Instead of individual networks, ubiquitous infrastructure; instead of independent services, multiple applications using composable service elements: that’s how 6G will likely operate when it is deployed, at least according to a new report published by ABI Research.
The paper goes on to call 6G the “network of convergences” due to the number of requirements and need for interoperability between different environments it is expected to encompass.
“Requirements include global coverage, spectral efficiency, lower carbon footprint, cost effectiveness, bullet proof security, and embedded intelligence through native artificial intelligence [AI] implementation,” the study reads.
Rather than specific discussions of use cases or spectrum, the report focuses on defining how networks might operate in the future, especially in light of drivers towards different points of convergence. The study emphasises the way that such end-goals relate to steps taken in the specifications for 5G and the work packages for 5G-Advanced, building on innovations in these standards.
According to the authors, 6G will be a key enabler for massive data processing compared to 4G and 5G. This is one of the reasons why industries need to develop a robust solution to integrate two domains that are currently separate in 4G and 5G: computing and connectivity infrastructure.
“While 5G is considering computing and intelligence functions as add-on functionalities that could be implemented incrementally on the top of connectivity, in the 6G era computing and intelligence will be implemented natively in the network and will be considered as integral parts of 6G standards, almost as important as connectivity,” the study points out.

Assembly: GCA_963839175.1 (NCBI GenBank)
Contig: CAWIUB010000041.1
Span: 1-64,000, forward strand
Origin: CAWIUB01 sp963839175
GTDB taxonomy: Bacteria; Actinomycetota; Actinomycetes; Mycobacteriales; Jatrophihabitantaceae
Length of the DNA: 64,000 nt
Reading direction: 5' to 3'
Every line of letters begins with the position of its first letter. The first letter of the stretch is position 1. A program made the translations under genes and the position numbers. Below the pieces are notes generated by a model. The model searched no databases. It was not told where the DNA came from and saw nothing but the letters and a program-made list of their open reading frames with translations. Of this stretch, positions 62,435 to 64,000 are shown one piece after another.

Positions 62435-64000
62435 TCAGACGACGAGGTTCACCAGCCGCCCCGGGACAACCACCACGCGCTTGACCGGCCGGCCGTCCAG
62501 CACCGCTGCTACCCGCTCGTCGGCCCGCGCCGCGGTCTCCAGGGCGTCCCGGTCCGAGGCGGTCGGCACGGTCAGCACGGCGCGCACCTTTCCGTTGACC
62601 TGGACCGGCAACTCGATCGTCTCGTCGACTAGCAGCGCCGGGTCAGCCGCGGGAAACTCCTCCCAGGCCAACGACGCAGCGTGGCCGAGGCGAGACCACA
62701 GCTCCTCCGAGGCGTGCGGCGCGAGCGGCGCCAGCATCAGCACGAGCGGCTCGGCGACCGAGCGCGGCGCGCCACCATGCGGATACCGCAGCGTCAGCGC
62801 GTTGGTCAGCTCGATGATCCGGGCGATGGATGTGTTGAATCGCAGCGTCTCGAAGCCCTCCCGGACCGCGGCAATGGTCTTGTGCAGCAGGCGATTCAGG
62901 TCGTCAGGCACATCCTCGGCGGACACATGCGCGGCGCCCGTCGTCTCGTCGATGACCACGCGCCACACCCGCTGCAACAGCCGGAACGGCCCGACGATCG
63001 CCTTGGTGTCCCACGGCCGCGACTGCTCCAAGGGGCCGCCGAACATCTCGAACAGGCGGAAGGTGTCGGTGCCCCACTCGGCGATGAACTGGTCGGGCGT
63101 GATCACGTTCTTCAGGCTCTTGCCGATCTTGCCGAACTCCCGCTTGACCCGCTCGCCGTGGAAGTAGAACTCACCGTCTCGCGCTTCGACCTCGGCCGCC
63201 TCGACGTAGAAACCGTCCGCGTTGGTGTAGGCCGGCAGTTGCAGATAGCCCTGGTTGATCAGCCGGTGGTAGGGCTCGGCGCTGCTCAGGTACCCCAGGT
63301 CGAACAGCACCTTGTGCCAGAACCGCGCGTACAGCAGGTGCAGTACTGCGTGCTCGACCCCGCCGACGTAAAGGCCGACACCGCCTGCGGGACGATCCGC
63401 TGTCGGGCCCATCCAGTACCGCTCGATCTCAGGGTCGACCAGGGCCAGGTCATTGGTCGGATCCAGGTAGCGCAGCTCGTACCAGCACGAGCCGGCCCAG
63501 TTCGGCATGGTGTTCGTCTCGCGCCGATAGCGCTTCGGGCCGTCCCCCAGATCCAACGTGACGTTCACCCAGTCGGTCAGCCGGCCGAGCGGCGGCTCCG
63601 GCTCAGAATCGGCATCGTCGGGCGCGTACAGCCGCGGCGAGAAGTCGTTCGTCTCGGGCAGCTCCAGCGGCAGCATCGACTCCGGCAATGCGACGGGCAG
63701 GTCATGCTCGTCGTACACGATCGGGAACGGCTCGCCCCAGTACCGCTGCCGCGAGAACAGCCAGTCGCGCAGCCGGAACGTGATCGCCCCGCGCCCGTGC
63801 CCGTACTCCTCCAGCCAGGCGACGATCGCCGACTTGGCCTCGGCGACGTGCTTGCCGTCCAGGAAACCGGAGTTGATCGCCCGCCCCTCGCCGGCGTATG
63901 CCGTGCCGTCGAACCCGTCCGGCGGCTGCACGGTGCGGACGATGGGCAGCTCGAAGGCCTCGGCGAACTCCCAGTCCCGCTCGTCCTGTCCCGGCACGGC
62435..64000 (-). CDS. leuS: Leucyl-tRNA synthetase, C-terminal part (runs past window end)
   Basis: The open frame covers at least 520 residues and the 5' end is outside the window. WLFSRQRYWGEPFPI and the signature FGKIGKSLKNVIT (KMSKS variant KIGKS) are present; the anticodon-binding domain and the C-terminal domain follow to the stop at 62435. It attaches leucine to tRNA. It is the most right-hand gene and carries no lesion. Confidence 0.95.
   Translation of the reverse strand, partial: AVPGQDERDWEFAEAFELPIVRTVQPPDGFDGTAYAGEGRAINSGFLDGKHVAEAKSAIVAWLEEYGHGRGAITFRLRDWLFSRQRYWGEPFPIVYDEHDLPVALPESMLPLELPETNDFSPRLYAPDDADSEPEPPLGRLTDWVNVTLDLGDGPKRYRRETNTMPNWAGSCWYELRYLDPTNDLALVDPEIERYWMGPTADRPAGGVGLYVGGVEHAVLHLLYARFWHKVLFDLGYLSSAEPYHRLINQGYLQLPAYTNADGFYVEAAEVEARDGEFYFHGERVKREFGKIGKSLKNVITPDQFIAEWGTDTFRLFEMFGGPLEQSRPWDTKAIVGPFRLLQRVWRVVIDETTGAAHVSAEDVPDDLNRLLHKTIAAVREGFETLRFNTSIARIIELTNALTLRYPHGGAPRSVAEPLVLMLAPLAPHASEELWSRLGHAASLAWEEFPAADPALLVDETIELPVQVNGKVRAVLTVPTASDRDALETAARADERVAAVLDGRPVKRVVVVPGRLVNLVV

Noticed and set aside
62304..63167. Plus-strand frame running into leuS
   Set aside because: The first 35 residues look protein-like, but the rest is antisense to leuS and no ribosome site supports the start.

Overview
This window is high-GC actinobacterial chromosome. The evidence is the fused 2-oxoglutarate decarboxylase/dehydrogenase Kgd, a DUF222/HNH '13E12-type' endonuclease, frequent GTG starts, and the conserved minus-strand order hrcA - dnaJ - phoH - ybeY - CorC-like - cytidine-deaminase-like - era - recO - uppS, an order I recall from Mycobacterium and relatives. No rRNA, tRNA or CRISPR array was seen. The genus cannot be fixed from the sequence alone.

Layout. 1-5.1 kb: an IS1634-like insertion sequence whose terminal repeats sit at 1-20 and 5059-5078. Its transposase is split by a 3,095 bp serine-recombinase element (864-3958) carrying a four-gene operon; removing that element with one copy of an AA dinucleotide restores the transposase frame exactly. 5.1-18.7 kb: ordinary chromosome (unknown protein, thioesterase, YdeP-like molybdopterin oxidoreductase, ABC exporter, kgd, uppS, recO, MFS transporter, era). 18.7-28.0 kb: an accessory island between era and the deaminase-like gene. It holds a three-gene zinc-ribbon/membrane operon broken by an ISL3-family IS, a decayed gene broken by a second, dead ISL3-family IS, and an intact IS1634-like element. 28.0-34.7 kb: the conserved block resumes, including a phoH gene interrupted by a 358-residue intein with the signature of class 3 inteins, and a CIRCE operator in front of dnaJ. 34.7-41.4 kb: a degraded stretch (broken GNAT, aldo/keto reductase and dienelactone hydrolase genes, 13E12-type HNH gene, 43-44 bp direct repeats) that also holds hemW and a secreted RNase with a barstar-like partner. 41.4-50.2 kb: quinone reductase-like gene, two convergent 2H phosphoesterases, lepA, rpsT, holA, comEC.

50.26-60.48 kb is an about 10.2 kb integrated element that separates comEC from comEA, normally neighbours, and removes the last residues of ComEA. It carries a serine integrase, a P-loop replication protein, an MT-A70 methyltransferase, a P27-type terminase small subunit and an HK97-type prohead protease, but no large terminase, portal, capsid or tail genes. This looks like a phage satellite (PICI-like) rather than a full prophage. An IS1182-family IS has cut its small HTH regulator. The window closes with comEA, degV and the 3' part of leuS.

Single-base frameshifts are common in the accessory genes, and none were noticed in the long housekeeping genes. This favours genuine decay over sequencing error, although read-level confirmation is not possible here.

One of the essential tools to make this computing-communications convergence feasible is AI, which, according to the report, should enable intelligence on demand.
Convergence in Telecommunications
A second type of convergence will address interoperability between different access types, allowing data traffic to flow through fixed networks, cellular networks of all kinds, or satellite networks according to need. This should lower costs and provide end-users with an agile, resilient and adaptable delivery of information with reliable coverage.
“To materialize this global and ubiquitous experience, 6G specifications should offer great architectural flexibility to accommodate heterogeneous spectrum capabilities beyond the current terrestrial systems of today. Non-Terrestrial Network (NTN) systems, including remote satellite communications, low orbit satellites, or unmanned aerial systems should be an integral part of the 6G network deployment,” the authors say.
Digital and Physical Combined
The third convergence should blend digital and physical environments, according to the report, and will require bandwidths up to the Terabits/second per base-station, ultra-low latency below millisecond, ultra-reliability and dynamic slicing to efficiently enable expected use cases like digital twins, volumetric video or sensing.
“6G promises to blur the boundaries between digital and real spaces. The technology will enable the extension of the end-user experience beyond the physical reality. Under this vision, users will be able to visualize, monitor, operate, or even simulate the reality of physical objects in a digital world without any physical constraints,” the study reads.
However, the authors highlight that the industry, in general, will not wait for 6G to introduce sensory networks, stressing that works in 5G-Advanced promise to support the transition to 6G.
The full report is available here.
Journalist since eight years old, when I would read the newspaper out loud and pretend it was a radio show. Based in São Paulo, I have worked for Brazilian websites as reporter and editor before joining 6GWorld